ECT is used for people whose depression is severe or life threatening or who cannot take antidepressant medication. ECT is then often recommended for use as a treatment for severe depression that has not responded to other treatment, and is also used in the treatment of mania and catatonia. Before ECT, a patient is given anesthesia, and medicines to loosen up his muscles. Then electrical current is briefly sent to the brain through electrodes placed on the temples or elsewhere on the head, depending on the condition and type of ECT. Usually ECT treatments are done 2 to 3 times a week for 2 to 3 weeks and continuing for several months to a year by reducing time frequency, to reduce the risk of relapse. ECT is usually given in combination with medicine, psychotherapy, family therapy, and behavioral therapy.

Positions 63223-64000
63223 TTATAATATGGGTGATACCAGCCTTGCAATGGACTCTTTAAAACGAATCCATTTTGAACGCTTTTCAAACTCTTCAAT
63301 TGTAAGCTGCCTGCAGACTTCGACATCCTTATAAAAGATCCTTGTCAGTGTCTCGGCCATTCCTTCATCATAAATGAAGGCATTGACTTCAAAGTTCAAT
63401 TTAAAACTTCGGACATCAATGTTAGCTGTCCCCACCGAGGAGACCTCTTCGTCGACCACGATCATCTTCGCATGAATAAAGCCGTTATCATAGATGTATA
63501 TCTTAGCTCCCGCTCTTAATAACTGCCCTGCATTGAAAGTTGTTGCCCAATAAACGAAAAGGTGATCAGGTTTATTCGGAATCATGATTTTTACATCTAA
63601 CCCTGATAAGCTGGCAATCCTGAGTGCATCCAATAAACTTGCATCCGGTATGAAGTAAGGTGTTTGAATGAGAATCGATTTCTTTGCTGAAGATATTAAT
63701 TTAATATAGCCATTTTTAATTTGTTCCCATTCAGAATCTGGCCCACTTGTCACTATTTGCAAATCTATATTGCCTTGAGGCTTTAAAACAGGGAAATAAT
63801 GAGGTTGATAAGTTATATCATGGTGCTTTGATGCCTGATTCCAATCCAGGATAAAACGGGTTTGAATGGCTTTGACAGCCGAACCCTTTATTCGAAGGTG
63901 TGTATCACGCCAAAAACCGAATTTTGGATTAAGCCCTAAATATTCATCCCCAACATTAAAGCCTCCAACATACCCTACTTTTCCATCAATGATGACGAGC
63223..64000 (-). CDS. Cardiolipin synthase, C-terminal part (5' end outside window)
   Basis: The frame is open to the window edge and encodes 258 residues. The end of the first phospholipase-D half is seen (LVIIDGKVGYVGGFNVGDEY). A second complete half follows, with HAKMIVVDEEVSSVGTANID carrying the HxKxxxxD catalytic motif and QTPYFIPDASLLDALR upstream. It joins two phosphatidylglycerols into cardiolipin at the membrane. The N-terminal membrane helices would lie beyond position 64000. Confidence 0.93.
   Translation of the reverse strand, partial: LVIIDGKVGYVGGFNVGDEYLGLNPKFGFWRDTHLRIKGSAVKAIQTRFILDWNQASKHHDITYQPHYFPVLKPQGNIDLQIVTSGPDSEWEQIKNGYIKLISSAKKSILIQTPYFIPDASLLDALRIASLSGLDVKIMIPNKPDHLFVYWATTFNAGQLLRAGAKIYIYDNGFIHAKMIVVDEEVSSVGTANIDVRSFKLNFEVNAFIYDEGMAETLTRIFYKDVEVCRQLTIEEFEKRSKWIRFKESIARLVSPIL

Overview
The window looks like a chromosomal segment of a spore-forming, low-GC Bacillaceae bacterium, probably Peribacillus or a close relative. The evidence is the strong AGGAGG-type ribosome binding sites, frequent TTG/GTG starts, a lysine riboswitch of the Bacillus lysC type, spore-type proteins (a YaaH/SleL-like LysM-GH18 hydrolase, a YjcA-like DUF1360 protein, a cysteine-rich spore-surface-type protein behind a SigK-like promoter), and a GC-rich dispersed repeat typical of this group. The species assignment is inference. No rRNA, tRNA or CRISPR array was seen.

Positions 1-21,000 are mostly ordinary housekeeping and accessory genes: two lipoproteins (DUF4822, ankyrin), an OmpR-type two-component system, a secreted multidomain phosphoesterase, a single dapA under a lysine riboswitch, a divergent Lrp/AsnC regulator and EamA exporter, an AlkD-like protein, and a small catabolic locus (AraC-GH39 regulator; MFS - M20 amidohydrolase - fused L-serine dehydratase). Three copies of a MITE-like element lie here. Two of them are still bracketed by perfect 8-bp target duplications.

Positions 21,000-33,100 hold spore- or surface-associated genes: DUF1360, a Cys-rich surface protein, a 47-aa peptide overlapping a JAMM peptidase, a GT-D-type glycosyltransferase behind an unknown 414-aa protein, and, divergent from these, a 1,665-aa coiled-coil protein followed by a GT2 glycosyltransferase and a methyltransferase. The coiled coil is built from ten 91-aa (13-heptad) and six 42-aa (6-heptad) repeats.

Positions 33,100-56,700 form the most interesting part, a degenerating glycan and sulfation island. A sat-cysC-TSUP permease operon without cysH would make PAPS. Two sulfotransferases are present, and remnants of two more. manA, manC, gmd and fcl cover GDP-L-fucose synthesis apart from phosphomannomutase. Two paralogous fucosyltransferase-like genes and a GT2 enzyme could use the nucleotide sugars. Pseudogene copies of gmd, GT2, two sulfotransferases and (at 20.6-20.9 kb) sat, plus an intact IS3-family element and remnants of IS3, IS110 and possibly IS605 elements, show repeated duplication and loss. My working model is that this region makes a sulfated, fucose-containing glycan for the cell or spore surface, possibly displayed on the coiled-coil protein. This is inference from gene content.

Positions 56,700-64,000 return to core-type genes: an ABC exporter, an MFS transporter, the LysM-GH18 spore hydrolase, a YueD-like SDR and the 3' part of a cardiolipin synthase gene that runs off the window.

EEG is the recording of electrical activity along the scalp and measures the voltage fluctuating result from ionic current flows within the neurons of the brain. In clinical contexts, EEG refers to the recording of the brain's spontaneous electrical activity over a short period of time, usually 20–40 minutes, as recorded from multiple electrodes placed on the scalp. The EEG is used in the evaluation of brain disorders. Most commonly it is used to show the type and location of the activity in the brain during a seizure. The EEG is typically described in terms of rhythmic activity and transients. The rhythmic activity is divided into bands by frequency. To some degree, these frequency bands are a matter of nomenclature, but these designations arose because rhythmic activity within a certain frequency range was noted to have a certain distribution over the scalp or a certain biological significance. Most of the cerebral signal observed in the scalp EEG falls in the range of 1–20 Hz. The activity below or above this range is likely to be artifactual, under standard clinical recording techniques. However, brain wave EEG has a complex pattern of frequencies. Experimentally, it has been established that there are several frequently bands that’s associated with particular processes in the brain : delta waves (<4 Hz), thetawaves (4-8 Hz), alpha waves (8-13 Hz), beta waves (13-36 Hz) and gamma waves (> 36 Hz).